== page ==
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As a wise person once observed, "If you don't know where you're going, any road will take you there." An employee who doesn't take time to look at where he is and where he wants to be runs the risk of overlooking opportunities, spinning in his tracks and never quite feeling that he has control over his own destiny.
Fortunately, developing a career path isn't as daunting a task as it may appear. Here, experts offer tips on how to chart a course -- including when to stop and evaluate that you're still heading in the direction that's right for you.
Knowing what you want begins with knowing yourself. An honest appraisal is key to figuring out your ultimate goals.
"I've consulted with people about their careers for over 20 years, and what I've learned is that there are threads that run through our entire lives. It's also true of our careers," says Aricia LaFrance, a career consultant and founder of marketyourway.com. "It's likely that you have, for example, always loved numbers or maybe you've always enjoyed helping people. Awareness of those threads can create a satisfying career path. Think life-long interests when it comes to career planning and you'll likely be happier in each job along the way."
Joel Garfinkle, founder of dreamjobcoaching.com, recommends thoroughly reviewing everything you have accomplished in your career. "Focus on the experiences that have taught you important lessons and helped you learn new skills. Look at your résumé and peruse any performance reviews and other feedback you have on hand. Then, assess what you have learned. Take note of any parallels and key information that stands out. As you analyze your past, define and characterize the current state of your career, your 'point A.'"
Sara LaForest and Tony Kubica -- co-founders of Kubica LaForest Consulting (a management consulting and performance improvement company serving clients nationwide) -- suggest taking a business personality and performance profile assessment to use as a guide as to what you are likely to do well at, what you are likely not going to enjoy and conditions that can potentially stress you and limit your success. They also recommend talking about career ideas and goals with people who know you well and asking for honest feedback.
Creating a plan
"A properly prepared plan of action for your own future career will help you focus on where you are heading and not the immediate day-to-day demands of your job," Garfinkle says. "Goals describe your destination, your 'point B.' If your goals are unclear, your career progression will be unfocused and haphazard." Questions that he suggests asking oneself in order to help clarify goals include:
- What level of responsibility do you want to have?
- What projects would you like to head?
- What results do you want to achieve in your department or organization?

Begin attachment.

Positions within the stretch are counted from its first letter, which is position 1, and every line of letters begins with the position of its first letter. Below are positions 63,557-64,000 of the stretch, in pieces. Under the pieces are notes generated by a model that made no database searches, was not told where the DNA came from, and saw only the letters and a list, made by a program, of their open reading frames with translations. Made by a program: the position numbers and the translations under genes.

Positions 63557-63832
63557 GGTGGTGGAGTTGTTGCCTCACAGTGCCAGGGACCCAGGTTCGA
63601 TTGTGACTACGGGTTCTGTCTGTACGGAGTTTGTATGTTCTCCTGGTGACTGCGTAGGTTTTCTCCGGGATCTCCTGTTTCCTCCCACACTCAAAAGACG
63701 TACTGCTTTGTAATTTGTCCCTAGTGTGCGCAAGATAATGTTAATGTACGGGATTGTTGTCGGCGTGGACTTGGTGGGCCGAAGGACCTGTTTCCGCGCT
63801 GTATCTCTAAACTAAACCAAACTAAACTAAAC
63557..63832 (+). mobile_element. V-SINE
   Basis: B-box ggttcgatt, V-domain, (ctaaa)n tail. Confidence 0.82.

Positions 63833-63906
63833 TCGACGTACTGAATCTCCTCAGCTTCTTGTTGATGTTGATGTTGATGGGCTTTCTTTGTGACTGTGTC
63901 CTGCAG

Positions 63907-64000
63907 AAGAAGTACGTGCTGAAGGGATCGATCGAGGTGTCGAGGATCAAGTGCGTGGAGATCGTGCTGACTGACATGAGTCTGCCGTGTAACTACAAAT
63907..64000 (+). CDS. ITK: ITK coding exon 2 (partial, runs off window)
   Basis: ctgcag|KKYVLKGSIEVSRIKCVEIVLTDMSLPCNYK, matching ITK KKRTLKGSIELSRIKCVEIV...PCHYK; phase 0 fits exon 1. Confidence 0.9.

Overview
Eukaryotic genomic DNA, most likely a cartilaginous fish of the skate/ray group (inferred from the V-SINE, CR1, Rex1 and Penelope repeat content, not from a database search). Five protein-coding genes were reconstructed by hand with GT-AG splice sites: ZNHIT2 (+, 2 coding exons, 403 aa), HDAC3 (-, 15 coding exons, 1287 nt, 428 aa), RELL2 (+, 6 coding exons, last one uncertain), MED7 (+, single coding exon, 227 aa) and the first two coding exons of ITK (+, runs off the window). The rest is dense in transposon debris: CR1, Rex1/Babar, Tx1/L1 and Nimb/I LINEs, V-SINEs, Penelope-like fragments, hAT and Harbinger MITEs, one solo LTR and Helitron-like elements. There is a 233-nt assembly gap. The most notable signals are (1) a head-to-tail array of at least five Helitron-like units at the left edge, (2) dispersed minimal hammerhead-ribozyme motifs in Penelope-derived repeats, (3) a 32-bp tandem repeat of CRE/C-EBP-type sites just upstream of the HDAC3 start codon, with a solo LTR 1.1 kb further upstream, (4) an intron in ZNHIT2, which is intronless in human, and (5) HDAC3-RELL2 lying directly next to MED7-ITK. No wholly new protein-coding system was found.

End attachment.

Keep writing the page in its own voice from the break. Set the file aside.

- What type of company do you want to work for (culture, size, integrity, reputation, etc.)?
- What problems or concerns do you care enough about to focus your entire career on solving?
- What type of environment do you want to work in?
- What type of people do you like to work with?
- What compensation (salary, benefits) do you desire?
- What type of work/life balance is best for you?
"When you're setting goals, think about the end result and then work out the details," LaFrance says. "Then, break those details down into do-able pieces. Each goal should have small, clearly defined action steps to help you get there."
Don't think of a career path as a one-way road from which you can never divert. Instead, plan on periodically looking at the map you've devised to see if it is still your best route. Pay especially close attention any time there is a major life event (such as the birth of a baby) that may impact your priorities.
Likewise, the job world itself is not a steady entity. "Mapping out a career 10 to 15 years into the future is difficult and can quickly become obsolete because there are many variables that affect a person's career, such as the changing economy, the changing focus on how work is done and rapid technological advancements," LaForest and Kubica note.
While it may seem that creating a career path would be limiting in the face of changes and challenges, the opposite is actually true. A well-designed roadmap makes for easier navigation by laying out the larger picture.
"A career plan -- whether it's 5 to 10 years down the road -- helps you take a long, thoughtful view of your working life. You'll be able to look at things in terms of what's best vs. what's speediest, what's meaningful vs. what's easy," Garfinkle says.
Know where you want to go, and chances are you'll get there.
Beth Braccio Hering researches and writes about job search strategy, career management, hiring trends and workplace issues for CareerBuilder.com. Follow @CareerBuilder on Twitter.
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